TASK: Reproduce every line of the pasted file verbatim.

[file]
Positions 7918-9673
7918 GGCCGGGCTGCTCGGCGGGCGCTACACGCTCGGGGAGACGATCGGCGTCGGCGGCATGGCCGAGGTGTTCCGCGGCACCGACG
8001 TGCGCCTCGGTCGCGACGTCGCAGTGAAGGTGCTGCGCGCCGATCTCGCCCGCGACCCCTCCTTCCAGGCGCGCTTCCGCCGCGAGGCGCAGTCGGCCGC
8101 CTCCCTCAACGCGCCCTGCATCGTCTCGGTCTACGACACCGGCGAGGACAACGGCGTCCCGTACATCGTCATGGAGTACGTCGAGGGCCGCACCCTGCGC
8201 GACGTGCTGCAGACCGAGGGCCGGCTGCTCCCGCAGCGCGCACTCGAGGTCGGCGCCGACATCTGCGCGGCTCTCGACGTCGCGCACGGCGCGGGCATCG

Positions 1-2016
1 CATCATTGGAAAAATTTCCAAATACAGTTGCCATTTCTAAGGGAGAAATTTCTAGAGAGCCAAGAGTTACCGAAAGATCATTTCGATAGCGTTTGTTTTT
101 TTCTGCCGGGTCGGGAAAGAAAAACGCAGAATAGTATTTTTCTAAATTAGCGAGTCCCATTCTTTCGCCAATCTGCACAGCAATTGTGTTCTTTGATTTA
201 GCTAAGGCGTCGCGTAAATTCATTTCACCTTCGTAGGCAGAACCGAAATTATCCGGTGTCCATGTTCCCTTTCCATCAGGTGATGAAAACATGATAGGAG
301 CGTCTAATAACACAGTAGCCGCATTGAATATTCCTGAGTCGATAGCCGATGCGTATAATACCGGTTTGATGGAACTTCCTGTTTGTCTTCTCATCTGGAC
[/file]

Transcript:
Positions 7918-9673
7918 GGCCGGGCTGCTCGGCGGGCGCTACACGCTCGGGGAGACGATCGGCGTCGGCGGCATGGCCGAGGTGTTCCGCGGCACCGACG
8001 TGCGCCTCGGTCGCGACGTCGCAGTGAAGGTGCTGCGCGCCGATCTCGCCCGCGACCCCTCCTTCCAGGCGCGCTTCCGCCGCGAGGCGCAGTCGGCCGC
8101 CTCCCTCAACGCGCCCTGCATCGTCTCGGTCTACGACACCGGCGAGGACAACGGCGTCCCGTACATCGTCATGGAGTACGTCGAGGGCCGCACCCTGCGC
8201 GACGTGCTGCAGACCGAGGGCCGGCTGCTCCCGCAGCGCGCACTCGAGGTCGGCGCCGACATCTGCGCGGCTCTCGACGTCGCGCACGGCGCGGGCATCG

Positions 1-2016
1 CATCATTGGAAAAATTTCCAAATACAGTTGCCATTTCTAAGGGAGAAATTTCTAGAGAGCCAAGAGTTACCGAAAGATCATTTCGATAGCGTTTGTTTTT
101 TTCTGCCGGGTCGGGAAAGAAAAACGCAGAATAGTATTTTTCTAAATTAGCGAGTCCCATTCTTTCGCCAATCTGCACAGCAATTGTGTTCTTTGATTTA
201 GCTAAGGCGTCGCGTAAATTCATTTCACCTTCGTAGGCAGAACCGAAATTATCCGGTGTCCATGTTCCCTTTCCATCAGGTGATGAAAACATGATAGGAG
301 CGTCTAATAACACAGTAGCCGCATTGAATATTCCTGAGTCGATAGCCGATGCGTATAATACCGGTTTGATGGAACTTCCTGTTTGTCTTCTCATCTGGAC